Ankle Arthritis Treatment

Ankle Arthritis Treatment – Melbourne

With any form of arthritis there are two forms of treatment. The first is without an operation (non-operative), and the second is with surgery (operative). Most arthritis can be treated without surgery, and only in severe arthritis cases should surgery be considered.

Ankle Arthritis – non-operative treatments

Modifying the way, you lead your life should be tried first. This may include:

  • Resting more when the pain increases
  • Weight loss
  • Supportive walking boots and walking sticks
  • Splints or braces
  • Low impact activity – swimming, cycling etc.
  • Pain killers such as Paracetamol or Panadol Osteo
  • Anti-inflammatories (NSAID), such as nurofen and Diclofenac can also reduce inflammation.

Check with your general practitioner or pharmacist that NSAID’s are suitable for you, as they may have side effects, especially if you have asthma, or stomach ulcers.

For many people pain from arthritis can be eased through using an ankle brace and or a high topped, lace up walking boot with a cushioned sole. Elasticized boots commonly don’t provide a great amount of support.

Dietary supplementation with Chondroitin and Glucosamine, which can be bought in health food shops, may be effective in some patents with early symptoms of ankle arthritis. Hydrotherapy can be very helpful with pain and stiffness.

Patents with inflammatory arthritis are usually looked after by a Rheumatologist. Disease modifying ant-rheumatoid drugs (DMARD’s) are used to treat these conditions, in conjunction with painkillers and NSAID’s.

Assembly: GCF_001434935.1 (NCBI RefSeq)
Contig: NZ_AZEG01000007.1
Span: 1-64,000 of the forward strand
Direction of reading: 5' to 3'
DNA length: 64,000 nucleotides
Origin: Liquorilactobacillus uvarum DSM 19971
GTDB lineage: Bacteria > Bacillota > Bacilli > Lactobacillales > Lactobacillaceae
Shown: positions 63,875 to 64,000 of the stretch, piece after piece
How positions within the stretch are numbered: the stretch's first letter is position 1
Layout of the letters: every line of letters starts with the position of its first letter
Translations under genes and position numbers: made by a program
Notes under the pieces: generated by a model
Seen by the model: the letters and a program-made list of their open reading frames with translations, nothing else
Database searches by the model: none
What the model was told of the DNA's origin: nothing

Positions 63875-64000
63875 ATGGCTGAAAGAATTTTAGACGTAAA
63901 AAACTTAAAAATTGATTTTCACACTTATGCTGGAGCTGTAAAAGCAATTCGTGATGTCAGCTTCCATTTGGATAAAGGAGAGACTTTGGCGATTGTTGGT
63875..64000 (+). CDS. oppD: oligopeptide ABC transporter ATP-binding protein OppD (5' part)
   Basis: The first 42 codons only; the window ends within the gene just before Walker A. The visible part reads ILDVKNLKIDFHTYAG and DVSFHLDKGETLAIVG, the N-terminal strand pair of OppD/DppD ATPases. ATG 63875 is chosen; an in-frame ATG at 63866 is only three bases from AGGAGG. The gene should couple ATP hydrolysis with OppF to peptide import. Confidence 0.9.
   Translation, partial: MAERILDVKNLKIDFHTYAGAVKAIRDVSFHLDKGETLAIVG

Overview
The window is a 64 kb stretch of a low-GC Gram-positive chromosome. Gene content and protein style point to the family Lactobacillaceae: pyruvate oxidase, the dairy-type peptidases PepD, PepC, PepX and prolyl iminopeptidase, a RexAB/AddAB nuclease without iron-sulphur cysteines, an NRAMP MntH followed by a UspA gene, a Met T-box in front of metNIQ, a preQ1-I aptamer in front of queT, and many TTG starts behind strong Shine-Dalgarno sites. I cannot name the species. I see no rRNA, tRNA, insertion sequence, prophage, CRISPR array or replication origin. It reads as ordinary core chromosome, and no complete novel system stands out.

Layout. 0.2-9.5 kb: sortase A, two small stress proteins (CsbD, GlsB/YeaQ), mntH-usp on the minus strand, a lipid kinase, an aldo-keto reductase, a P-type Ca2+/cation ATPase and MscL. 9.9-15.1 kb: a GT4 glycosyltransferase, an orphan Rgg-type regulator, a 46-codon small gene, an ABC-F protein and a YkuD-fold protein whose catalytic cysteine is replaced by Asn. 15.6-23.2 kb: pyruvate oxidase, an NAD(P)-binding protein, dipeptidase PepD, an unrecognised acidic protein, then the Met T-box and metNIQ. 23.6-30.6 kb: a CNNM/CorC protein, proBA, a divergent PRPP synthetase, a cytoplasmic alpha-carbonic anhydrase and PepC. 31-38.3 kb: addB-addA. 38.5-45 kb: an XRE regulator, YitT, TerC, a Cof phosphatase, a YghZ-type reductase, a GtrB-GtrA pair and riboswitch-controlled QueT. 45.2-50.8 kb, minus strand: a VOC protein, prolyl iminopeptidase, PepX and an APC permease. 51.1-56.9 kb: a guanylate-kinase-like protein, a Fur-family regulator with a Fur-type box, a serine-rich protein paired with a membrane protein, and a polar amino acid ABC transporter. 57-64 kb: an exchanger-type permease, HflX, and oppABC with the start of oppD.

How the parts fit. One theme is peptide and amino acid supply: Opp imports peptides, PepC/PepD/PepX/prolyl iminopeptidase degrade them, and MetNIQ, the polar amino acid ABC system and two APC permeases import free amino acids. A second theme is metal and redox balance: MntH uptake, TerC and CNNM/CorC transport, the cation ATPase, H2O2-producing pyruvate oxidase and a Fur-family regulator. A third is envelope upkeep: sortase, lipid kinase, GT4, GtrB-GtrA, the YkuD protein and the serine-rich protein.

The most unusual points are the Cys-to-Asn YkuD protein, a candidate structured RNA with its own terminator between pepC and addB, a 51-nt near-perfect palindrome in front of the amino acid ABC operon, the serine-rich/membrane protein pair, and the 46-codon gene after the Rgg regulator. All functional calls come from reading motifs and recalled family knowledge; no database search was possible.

Operative Treatments – Arthroscopic debridement

Cleaning out of the ankle is normally done through keyhole surgery. Under anaesthetic, a telescope is inserted into the joint through 2 small incisions on the front of the ankle. The ankle is washed out with fluid and the loose bits of ‘gristle’ and bone are removed. If there are any bony spurs which block movement, these can be removed at the same time.

This does not reverse the damage done to the cartilage. Pain and stiffness may decrease for an unspecified period of time. If the symptom relief is worthwhile the arthroscopy can be repeated. Please visit ankle Arthroscopy Information page if you are interested.

The complications of arthroscopy may include:

Failure of the pain to resolve – Approximately two thirds of people obtain significant benefit from the surgery, but in one third the symptoms are largely unaltered, or deteriorate as a result of progression of the arthritis.

Infection – This is rare, with significant infection occurring in less than 1 in 1,000.

Wound healing problems – In rare cases the arthroscopy ports can be slow to heal.

Nerve damage – Nerves in the skin can become entrapped in the scars where the arthroscope is inserted, leading to a numb area overlying the skin.

Most problems can be treated by medications, therapy and on occasion by further surgery, but even allowing for these, sometimes a poor result ensues.

Operative Treatments – Fusion of the ankle joint

Fusion of the ankle to treat arthritis is a “tried and tested” treatment for severe ankle arthritis.

The joint surface is removed and the joint is made permanently stiff, fixed with screws, allowing bone to heal across the joint. The medical term for fusing a joint is “arthrodesis.”

Fusion of the ankle is successful in 96% of cases. The pain is much reduced as there is no joint remaining. There is no ‘up and down’ movement at the ankle after a successful fusion. However, approximately 30% ‘up and down’ movement of the foot actually comes from movement at other joints in the foot, and this remains.

How is ankle fusion surgery performed?

Ankle fusion surgery can be done through key hole surgery using an ‘arthroscope’ to see into the joint. Cartilage is removed from both sides of the ankle using a burr. This creates two raw bone surfaces which are then fused together using screws under x-ray guidance.